The flaw in Joe Nocera’s otherwise persuasive Nov. 27 column is that he overlooks the root of the problem. Not that it is exactly elusive.
For years past, college athletes have been subjected to a form of legal discrimination that is contrary in spirit to the U.S. antitrust laws and probably a violation of the 14th Amendment’s equal protection clause as well. Consider the contrast. Any student, anywhere, may freely engage in a skilled activity for pay without legal or academic reprisal.
That “student-athletes” are a striking and anomalous exception is a mockery of every canon of “free enterprise” the U.S. professes to cherish. And for what? So that colleges and universities, whose sole concern should be the education of the young, may stage spectacles for their alumni and serve as farm clubs for immensely profitable professional teams. And this misconceived farce is presided over by that fatuous toothless tiger, the NCAA, which now aspires to usurp still more the enfeebled authority of college presidents.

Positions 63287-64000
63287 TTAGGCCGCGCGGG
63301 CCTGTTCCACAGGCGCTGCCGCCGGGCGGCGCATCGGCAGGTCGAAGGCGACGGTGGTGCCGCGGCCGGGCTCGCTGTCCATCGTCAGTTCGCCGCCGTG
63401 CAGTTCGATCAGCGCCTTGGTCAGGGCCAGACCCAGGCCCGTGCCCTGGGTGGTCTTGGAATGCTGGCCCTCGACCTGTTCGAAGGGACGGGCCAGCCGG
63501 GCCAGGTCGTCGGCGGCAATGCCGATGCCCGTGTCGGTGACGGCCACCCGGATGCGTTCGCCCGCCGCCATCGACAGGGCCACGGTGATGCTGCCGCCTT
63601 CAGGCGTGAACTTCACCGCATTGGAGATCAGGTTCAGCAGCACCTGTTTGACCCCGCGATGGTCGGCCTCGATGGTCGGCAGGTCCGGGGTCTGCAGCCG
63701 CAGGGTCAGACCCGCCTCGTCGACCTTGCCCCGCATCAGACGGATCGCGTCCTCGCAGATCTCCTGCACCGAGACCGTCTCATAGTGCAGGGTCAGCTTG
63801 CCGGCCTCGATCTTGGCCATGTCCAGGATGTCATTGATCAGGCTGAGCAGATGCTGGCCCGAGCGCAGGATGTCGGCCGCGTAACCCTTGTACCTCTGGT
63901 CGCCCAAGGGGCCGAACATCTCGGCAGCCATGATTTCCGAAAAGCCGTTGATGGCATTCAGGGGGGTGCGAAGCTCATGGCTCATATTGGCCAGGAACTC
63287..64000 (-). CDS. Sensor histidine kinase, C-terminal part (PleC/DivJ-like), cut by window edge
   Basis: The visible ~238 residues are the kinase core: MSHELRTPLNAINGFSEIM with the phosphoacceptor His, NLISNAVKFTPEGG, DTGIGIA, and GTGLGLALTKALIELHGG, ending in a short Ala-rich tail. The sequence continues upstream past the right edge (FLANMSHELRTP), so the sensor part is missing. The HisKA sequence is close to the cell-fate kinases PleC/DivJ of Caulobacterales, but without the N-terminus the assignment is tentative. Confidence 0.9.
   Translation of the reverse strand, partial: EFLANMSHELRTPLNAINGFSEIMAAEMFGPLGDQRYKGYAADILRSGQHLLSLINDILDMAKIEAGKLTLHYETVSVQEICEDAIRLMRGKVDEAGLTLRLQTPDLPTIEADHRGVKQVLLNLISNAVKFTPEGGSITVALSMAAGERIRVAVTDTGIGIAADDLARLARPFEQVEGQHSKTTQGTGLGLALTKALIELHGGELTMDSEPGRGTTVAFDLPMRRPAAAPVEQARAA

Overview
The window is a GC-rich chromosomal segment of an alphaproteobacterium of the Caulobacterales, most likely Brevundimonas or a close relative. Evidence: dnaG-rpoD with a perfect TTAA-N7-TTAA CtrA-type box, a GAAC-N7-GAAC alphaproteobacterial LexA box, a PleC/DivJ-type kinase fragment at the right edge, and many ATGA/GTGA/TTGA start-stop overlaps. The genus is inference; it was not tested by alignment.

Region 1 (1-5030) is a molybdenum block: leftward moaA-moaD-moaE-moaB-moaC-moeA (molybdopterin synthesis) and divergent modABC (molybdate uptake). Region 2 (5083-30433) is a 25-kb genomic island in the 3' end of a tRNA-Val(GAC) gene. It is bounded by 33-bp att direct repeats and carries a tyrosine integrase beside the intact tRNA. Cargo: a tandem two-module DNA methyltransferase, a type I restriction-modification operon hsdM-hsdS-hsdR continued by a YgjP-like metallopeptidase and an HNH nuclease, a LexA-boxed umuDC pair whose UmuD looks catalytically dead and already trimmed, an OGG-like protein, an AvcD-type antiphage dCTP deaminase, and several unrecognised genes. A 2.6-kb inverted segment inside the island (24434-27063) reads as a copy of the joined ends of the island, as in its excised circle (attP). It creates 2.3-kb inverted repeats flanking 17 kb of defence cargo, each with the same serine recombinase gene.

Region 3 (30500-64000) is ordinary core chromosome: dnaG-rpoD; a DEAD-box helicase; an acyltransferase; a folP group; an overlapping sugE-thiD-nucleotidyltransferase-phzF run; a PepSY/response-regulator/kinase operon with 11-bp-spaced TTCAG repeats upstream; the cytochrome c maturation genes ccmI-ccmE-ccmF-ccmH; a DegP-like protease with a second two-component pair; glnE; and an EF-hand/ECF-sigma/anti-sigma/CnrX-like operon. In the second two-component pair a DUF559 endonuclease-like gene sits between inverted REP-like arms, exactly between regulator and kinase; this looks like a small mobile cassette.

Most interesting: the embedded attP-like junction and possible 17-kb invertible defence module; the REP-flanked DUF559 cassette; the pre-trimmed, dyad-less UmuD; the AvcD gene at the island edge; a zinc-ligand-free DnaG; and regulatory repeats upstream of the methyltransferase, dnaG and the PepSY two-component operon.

It is astonishing that U.S. courts have remained indifferent to this dubious system, as they long were to the contract clause that once enslaved professional baseball players to their clubs. That mockery of the constitutional system finally came to an end decades ago. Why the “student-athlete”/NCAA racket hasn’t met the same fate I can’t imagine.
Edwin M. Yoder Jr.